Spotted! An ad that puts you on the outside

The point of the ad is to not be able to interact with it at all.
Toronto For All_Inaccessible Shelter

It’s fairly common to use transit shelters to create effective awareness campaigns – pulling people in while they’re comfortable and unassuming, only to hit them with a high-impact message that leaves them reeling.

Transit shelters have been used to get viewers close and show them what it’s like to live with an abusive relationship, acknowledge Indigenous land and let everyone know how gross littering is.

But what if the person can’t get close to see the ad at all? And what if that’s the point?

A new campaign was created to draw attention to the ways that people with physical disabilities are left out, especially from key day-to-day things like transportation. One downtown Toronto bus shelter was adorned with a poster inside about the realities of facing barriers as a person with disabilities. The problem? The bus shelter was also 100% enclosed, with glass blocking where the entrance normally would be.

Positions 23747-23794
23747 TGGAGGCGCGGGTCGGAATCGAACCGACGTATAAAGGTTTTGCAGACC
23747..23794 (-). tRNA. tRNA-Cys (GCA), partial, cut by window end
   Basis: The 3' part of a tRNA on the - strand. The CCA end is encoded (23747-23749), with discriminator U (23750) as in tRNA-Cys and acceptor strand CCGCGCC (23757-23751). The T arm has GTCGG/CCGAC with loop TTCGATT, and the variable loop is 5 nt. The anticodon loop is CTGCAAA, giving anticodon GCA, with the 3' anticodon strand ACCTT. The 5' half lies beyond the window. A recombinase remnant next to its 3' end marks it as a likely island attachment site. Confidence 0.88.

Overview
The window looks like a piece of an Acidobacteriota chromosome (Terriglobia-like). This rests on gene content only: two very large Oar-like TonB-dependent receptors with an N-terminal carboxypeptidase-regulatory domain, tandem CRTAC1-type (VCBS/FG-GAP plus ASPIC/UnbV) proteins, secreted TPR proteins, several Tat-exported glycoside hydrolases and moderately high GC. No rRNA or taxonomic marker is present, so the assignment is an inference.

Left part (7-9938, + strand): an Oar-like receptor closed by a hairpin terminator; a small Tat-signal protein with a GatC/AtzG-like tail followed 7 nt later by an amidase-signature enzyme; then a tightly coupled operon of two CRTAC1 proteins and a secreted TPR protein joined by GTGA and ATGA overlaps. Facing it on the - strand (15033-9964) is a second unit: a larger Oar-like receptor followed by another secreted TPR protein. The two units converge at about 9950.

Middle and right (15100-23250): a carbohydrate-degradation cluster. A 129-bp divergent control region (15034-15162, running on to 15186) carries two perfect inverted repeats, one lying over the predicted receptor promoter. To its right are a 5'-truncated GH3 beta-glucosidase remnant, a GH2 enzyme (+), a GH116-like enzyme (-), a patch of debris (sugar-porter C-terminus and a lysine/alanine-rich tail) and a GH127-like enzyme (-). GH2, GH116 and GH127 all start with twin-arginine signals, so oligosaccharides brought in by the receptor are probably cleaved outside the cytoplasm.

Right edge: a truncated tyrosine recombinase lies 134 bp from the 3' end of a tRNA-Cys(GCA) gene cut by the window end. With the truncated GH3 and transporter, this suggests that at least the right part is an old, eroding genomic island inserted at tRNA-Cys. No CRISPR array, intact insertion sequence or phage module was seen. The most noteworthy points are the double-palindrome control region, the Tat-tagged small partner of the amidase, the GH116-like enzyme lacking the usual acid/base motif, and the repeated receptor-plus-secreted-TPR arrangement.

The poster’s words lampshade the situation: “Feeling left out?”

The campaign is part of a co-branded effort between the City of Toronto and the Centre for Independent Living in Toronto. Both parties procured the media themselves working with vendor Astral, and full-service agency Public helped to boost the campaign through earned media, as well as paid social.

Additional transit ads were also procured, although the city did not duplicate the closed-off shelter anywhere but the original King and Bathurst Streets location. However, it did create other ads that would be considered “inaccessible” to an able-bodied person, such as an ad “written” entirely in American Sign Language, and another poster written in braille.

The signs, as well as the social ads, direct people to the Toronto For All website.

The campaign will be active until May 19. It has already prompted some discussion and debate online, including from some who say that an awareness campaign is not enough.